A pituitary tumor is an abnormal growth on the pituitary gland—a pea-size structure located at the skull base (where skull meets the neck).

The pituitary gland produces many types of cells. Each cell makes a specific type of hormone used by the body.

When a pituitary tumor develops, the pituitary gland may make too much or too little of a certain hormone.

Are pituitary tumors cancerous?

Most pituitary tumors are non-cancerous (benign). These are called pituitary adenomas. A cancerous pituitary tumor is called a pituitary carcinoma.

How common are pituitary tumors?

Benign pituitary tumors are common in adults. Many times, these tumors show few symptoms and go undiagnosed. Pituitary tumors in children are rare.

How fast do pituitary tumors grow?

Most pituitary tumors grow very slowly.

What causes a pituitary tumor?

A pituitary tumor occurs when cells in the pituitary gland grow out of control. Most pituitary tumors have no known cause. Doctors call this a sporadic occurrence.

Are pituitary tumors hereditary?

It’s rare for pituitary tumors to be hereditary or passed down through family genetics. There are some conditions, however, that are hereditary and can lead to pituitary tumors. One such condition is called multiple endocrine neoplasia.

Pituitary Tumor Symptoms

Pituitary tumor symptoms vary based on the type of cells involved. For example, a pituitary tumor made up of prolactin cells may make too much prolactin hormone. This can cause:

  • Breast milk production.
  • Menstrual cycle changes.
  • Infertility (which can be corrected with treatment).

A pituitary tumor involving the cells that produce growth hormones may cause faster-than-normal growth.

Pituitary tumors involving cortisol-producing cells can lead to a condition called Cushing’s disease, or Cushing’s syndrome. Symptoms of Cushing’s syndrome include:

  • Abnormal marks on the skin
  • Excessive weight gain
  • High blood pressure
  • Muscle weakness
  • Weakened bones (osteoporosis)

Some pituitary tumors don’t produce excess hormones. These tumors, called null cell adenomas, can go undetected. They can grow large enough to affect nearby cells or push on nearby structures. Symptoms of null cell adenoma include:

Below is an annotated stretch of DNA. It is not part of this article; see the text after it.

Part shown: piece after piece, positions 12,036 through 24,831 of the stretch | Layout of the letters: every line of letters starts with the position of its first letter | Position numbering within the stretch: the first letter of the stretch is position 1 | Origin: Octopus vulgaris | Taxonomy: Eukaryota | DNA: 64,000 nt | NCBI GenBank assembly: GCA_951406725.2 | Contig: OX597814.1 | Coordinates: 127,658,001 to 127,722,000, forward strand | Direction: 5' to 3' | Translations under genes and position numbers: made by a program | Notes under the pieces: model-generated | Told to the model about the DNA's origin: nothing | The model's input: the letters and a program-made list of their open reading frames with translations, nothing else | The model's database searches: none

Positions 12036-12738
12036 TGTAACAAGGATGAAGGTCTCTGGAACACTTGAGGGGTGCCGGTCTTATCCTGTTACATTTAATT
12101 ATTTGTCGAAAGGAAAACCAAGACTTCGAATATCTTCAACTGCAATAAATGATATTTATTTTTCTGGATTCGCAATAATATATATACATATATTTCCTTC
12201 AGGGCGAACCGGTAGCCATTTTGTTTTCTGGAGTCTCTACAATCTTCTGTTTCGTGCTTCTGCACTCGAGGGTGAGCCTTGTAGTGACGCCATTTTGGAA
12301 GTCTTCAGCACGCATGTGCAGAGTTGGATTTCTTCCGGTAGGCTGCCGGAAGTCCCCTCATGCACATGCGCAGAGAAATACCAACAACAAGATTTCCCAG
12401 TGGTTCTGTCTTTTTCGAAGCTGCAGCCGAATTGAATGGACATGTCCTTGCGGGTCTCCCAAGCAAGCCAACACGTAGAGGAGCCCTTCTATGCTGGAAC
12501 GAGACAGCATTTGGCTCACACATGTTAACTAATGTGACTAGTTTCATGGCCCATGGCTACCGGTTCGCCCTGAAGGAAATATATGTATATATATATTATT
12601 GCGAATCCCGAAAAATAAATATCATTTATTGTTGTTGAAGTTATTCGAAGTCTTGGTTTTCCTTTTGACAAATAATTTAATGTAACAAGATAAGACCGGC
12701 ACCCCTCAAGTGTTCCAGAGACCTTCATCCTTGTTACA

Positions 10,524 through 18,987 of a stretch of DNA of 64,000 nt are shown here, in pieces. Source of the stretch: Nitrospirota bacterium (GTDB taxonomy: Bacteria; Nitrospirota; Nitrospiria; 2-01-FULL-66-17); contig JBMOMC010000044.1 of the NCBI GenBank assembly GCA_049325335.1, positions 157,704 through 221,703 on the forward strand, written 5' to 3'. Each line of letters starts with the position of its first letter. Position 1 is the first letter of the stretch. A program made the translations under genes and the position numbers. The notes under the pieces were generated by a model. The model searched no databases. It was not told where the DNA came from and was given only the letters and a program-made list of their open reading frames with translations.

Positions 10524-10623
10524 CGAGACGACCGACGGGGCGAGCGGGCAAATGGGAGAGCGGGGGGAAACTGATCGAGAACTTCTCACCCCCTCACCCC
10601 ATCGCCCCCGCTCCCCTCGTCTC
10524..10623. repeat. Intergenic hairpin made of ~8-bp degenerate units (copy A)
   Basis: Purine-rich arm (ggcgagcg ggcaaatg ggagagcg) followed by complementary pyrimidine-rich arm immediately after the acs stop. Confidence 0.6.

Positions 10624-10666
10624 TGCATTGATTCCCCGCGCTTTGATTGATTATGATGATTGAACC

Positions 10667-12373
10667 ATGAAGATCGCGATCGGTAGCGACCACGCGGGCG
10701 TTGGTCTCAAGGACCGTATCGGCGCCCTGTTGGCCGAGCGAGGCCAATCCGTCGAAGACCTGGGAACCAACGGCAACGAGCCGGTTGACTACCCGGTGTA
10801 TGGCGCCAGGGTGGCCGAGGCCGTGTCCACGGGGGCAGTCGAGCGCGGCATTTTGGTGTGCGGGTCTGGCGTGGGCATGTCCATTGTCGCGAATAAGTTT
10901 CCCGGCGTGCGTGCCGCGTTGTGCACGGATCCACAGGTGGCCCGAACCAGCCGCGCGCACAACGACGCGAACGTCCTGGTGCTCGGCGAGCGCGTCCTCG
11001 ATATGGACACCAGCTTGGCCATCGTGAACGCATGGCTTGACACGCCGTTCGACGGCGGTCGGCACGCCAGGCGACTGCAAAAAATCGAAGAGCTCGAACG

• Hypopituitarism (hormone deficiencies)
  • Vision problems

Do pituitary tumors cause headaches?

Nearly all types of pituitary tumors can cause headaches. Other common symptoms of pituitary tumors include:

  • Confusion
  • Dizziness
  • Nausea and vomiting
  • Runny or “drippy” nose

Can pituitary tumors cause seizures?

Large pituitary tumors that put pressure on the brain can lead to seizures.

Pituitary Tumor Diagnosis

Diagnosing a pituitary tumor involves a physical exam allowing a doctor to look for signs and symptoms of a pituitary tumor.

Medical imaging tests are also used to diagnose a pituitary tumor. Imaging tests may include magnetic resonance imaging (MRI) and computed tomography (CT).

A pituitary tumor specialist, which could be an endocrinologist or a neurosurgeon, also may order blood work to check hormone levels.

Pituitary Tumor Treatment

Many pituitary tumors are small with no symptoms. These tumors don’t need treatment. Instead, doctors monitor these tumors over time to see if they change or grow.

Other pituitary tumors may require treatment with medication or surgery.

Pituitary tumors that need to be removed are done so by ear, nose and throat (ENT) doctors and neurosurgeons specializing in pituitary tumors. This team uses a minimally invasive approach to surgery. This means only a few small incisions (cuts) are needed.

During pituitary tumor surgery, an ENT doctor passes a tube called an endoscope through the nose and into the sinus area at the base of the skull. A neurosurgeon then makes a small opening in the bone at the skull base. This allows access for removing the pituitary tumor.

Recovery in the hospital after surgery takes two to four days.

Pituitary Tumor Prognosis

A child’s prognosis (long-term health) after a pituitary tumor diagnosis is quite good. The right treatment and follow-up care can get rid of the tumor and its associated symptoms.

Cortisol-producing pituitary tumors can be more difficult to treat. These types of tumors may require close follow-up care and additional therapy, such as medications or radiation.